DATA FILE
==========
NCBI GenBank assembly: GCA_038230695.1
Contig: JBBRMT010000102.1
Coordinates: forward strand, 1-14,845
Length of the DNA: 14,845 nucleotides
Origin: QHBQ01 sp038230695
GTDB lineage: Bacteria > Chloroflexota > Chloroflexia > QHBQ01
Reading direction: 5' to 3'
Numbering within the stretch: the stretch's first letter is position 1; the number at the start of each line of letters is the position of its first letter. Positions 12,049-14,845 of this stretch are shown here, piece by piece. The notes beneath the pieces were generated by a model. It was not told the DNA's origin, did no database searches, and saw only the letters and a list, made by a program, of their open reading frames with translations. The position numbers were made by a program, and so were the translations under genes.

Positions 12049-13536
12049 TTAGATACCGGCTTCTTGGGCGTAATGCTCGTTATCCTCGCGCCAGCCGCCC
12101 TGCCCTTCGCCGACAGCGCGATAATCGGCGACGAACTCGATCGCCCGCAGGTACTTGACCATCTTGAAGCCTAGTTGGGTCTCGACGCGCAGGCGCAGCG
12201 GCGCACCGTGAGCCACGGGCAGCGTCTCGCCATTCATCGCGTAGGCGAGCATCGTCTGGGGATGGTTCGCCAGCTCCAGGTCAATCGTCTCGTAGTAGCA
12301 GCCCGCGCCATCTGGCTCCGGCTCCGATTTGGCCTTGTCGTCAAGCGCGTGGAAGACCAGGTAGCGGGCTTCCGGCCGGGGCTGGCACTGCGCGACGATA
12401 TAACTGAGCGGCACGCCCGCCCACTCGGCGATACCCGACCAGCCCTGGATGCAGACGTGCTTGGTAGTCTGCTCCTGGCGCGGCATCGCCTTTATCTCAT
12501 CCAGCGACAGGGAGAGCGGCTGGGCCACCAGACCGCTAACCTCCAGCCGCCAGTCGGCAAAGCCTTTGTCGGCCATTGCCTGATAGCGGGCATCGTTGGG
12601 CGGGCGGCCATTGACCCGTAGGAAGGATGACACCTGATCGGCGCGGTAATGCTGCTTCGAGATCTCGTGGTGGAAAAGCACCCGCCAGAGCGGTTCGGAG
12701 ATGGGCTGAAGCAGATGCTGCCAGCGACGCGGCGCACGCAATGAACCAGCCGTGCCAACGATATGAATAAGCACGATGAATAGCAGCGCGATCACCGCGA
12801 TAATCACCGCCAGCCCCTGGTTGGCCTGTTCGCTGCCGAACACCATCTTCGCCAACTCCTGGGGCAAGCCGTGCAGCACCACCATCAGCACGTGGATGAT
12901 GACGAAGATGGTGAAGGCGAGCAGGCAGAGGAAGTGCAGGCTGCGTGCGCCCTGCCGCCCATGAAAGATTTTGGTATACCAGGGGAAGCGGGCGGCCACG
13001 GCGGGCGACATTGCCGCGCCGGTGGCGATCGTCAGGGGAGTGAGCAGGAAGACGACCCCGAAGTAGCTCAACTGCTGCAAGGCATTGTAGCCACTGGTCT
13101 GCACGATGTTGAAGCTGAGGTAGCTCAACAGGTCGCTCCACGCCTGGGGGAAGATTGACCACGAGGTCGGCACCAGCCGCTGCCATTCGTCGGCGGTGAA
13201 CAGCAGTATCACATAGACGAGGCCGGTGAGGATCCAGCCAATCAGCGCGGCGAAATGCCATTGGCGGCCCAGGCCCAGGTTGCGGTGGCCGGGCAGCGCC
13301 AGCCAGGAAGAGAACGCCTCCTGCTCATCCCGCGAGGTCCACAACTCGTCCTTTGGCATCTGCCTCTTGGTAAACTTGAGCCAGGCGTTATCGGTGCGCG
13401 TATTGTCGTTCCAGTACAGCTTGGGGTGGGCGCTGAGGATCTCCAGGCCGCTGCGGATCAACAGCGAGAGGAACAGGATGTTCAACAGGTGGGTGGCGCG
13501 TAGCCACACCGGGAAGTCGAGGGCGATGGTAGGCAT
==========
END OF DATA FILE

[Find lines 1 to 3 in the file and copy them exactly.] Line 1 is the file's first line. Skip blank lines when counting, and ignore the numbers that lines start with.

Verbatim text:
NCBI GenBank assembly: GCA_038230695.1
Contig: JBBRMT010000102.1
Coordinates: forward strand, 1-14,845